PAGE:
El Al Made a Disabled Traveler Buy Extra Seat for Her Walker

The woman, who had to buy the extra ticket for six flights, is suing the company for half a million shekels.

Lee Yaron
Lee Yaron
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An El Al airplane.
An El Al airplane.Credit: Nir Elias/Reuters
Lee Yaron
Lee Yaron

The Commission for Equal Rights of Persons with Disabilities filed a suit against El Al Airlines on Sunday for half a million shekels for discriminating against a woman with a physical disability.

The lawsuit said the airline forced the passenger to buy an extra ticket for her walker, for six separate flights. The woman, in her 60s, has a unique form of disability requires a wheelchair for long distances, and a walker for shorter stretches.

When purchasing tickets for a trip with her family to Italy, and paying for an extra ticked as asked, the company also required her to take only evening flights, claiming the mornings were too busy. The commission said, via its attorney Sigalit Porat-Gorenstein, that the special demands made of the passenger and the humiliating behavior of the flight crew, amounted to forbidden discrimination.

For the past 10 years the woman has flown abroad via El Al and the company was considerate of her disability. But, the woman says, the company and its employees began to make a mockery of her needs and to discriminate against her from 2013 to 2015.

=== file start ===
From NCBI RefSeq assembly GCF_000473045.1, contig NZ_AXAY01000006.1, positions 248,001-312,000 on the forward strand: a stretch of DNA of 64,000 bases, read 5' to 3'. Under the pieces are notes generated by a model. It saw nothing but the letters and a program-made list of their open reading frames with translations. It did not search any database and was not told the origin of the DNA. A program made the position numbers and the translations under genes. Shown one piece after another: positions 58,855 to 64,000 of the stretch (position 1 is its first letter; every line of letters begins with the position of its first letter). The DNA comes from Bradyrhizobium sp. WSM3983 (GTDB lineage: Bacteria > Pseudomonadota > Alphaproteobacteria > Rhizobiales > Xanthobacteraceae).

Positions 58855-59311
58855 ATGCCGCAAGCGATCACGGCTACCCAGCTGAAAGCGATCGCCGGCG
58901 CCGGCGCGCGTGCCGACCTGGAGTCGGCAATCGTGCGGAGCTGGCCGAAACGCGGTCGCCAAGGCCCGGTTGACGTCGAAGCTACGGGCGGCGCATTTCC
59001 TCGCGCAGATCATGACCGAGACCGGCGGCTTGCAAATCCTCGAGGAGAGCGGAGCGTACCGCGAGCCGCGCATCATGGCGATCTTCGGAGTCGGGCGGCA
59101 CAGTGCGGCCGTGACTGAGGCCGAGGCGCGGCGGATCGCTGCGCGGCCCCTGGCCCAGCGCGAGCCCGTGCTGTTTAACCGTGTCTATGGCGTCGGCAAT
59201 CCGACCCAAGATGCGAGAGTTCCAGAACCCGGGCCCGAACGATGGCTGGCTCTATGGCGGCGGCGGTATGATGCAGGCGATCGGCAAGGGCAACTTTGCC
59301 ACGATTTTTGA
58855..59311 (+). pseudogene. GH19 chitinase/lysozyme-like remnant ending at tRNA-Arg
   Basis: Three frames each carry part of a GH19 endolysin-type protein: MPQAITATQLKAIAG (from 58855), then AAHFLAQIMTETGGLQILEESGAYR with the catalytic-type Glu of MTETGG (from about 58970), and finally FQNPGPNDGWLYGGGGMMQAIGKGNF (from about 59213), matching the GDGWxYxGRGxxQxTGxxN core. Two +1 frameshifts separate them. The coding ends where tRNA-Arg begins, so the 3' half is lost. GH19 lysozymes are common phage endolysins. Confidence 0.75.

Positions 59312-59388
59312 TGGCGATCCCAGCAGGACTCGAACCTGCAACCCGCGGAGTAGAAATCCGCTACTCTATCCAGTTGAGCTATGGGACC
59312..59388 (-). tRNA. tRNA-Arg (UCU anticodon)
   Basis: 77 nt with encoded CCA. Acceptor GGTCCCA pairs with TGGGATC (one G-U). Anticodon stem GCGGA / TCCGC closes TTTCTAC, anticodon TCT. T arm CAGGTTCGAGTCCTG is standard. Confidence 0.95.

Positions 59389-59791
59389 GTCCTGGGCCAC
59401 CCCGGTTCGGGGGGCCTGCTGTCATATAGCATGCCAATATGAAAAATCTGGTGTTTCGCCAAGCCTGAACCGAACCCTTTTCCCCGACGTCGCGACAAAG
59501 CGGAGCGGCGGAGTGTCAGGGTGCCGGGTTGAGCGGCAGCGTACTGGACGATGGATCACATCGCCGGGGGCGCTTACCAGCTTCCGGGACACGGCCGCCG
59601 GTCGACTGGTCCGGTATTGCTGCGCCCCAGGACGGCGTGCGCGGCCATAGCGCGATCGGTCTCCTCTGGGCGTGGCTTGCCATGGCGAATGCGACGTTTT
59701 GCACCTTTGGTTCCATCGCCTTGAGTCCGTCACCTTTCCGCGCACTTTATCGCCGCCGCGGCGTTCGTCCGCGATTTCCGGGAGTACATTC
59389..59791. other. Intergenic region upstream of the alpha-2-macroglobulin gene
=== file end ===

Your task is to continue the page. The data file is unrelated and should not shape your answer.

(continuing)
The lawsuit says that until 2013 the company would store the walker in the passenger cabin. Afterwards, one of the stewards asked her questions that violated her privacy regarding her disability. ON a return flight, the head steward refused to put the walker in the cabin although he was told the passenger could not walk without it.

The passenger tried to approach customer service and brought medical documents explaining her inability to walk without the walker. The company replied that it was their policy and that the woman would have to buy an additional ticket if she wanted to fly with the walker. The suit also said the woman paid for two tickets or flights that weren't full, contrary to the company's claim there were no additionally available seats.

The commissioner, Avremi Torem, said: "We will be happy to receive appeals from other people with disabilities who feel they have suffered discrimination, and to help them with the tools at our disposal.'

El Al said in response: (The suit is being conducted in court and therefore we shall not relate to it in the media."

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